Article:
Figure 3
β‐catenin degradasomes induced by TNKSi. SW480 CRC cells were treated with the TNKSi XAV939 and immunostained for AXIN2 (red) and transiently expressed epitope‐tagged wild‐type TNKS2 (TNKS2 WT) or a TNKS2 mutant variant deficient in substrate binding (through site‐directed mutation of ARCs 1, 2, 4 and 5) and polymerization (TNKS2 xx3xx VY903/920WA) (green). Yellow arrowheads indicate colocalization of TNKS2 and AXIN2 in β‐catenin degradasomes; red arrowheads indicate absence of colocalization for the scaffolding‐defective mutant variant of TNKS2. The figure was modified from Mariotti et al. (2016).
Figure 4
Figure 4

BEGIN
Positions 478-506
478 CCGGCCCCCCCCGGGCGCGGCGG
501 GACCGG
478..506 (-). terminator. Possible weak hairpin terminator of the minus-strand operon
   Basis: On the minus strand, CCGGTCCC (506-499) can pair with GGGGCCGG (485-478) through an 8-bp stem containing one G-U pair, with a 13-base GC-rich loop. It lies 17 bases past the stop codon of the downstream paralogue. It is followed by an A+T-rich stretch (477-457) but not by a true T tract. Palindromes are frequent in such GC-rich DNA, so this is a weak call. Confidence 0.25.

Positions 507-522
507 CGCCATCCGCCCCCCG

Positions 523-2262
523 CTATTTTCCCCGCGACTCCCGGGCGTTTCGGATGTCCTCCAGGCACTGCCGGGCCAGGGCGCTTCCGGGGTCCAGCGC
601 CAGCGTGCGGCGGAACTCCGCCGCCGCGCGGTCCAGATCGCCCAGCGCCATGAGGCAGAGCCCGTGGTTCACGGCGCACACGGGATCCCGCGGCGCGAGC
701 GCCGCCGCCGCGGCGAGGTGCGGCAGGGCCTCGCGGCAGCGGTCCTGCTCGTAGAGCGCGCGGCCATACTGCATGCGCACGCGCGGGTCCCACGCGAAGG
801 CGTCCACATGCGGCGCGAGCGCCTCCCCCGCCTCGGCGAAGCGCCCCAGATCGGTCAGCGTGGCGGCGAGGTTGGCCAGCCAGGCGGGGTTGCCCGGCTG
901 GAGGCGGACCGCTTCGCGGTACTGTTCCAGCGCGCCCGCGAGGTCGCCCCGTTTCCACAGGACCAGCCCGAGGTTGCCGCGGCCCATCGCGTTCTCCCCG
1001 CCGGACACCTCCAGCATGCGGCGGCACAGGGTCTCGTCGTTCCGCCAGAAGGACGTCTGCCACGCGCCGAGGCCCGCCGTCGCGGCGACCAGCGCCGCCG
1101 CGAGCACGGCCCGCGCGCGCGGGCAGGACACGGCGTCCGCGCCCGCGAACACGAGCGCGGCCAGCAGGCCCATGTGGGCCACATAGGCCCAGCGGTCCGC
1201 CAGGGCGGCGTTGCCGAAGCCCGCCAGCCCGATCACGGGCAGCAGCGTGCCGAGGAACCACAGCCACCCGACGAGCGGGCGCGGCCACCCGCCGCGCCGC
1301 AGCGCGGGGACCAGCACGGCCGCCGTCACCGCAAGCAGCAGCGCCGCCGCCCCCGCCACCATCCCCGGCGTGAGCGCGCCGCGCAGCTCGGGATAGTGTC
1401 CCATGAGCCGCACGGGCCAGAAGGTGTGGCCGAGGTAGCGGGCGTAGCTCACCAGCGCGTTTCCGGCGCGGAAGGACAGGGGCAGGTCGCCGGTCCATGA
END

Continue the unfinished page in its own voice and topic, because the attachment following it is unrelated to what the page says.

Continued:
Allosteric regulation of RNF146/Iduna by PAR binding. (A) Structure of a linear PAR chain, here attached to Asp/Glu. The O‐glycosidic bonds linking ADP‐ribose units are highlighted. The green box indicates iso‐ADP‐ribose. Tankyrase is thought to generate linear PAR chains (Rippmann et al., 2002); PAR branches are therefore omitted. (B) Domain organization of human RNF146. Potential TBMs are indicated (DaRosa et al., 2015). The boxed area, which includes the isolated RING domain, corresponds to (C). (C) Structural representation of RNF146 bound to iso‐ADP‐ribose [protein data bank (PDB) code 4QPL] and the E2 enzyme UbcH5a (DaRosa et al., 2015). The isolated RING domain of RNF146 (PDB code 2D8T, one representative of the solution structure ensemble) is superimposed (DaRosa et al., 2015). Domains and corresponding Zn2+ ions are colour‐coded as in (B). Key residues involved in PAR coordination and the allosteric switch are shown in stick representation. Note the clash occurring between the RING domain (yellow) and the E2 enzyme (blue) in the absence of the PAR ligand, and the conformational change upon PAR binding, resulting in a reorientation of Trp65.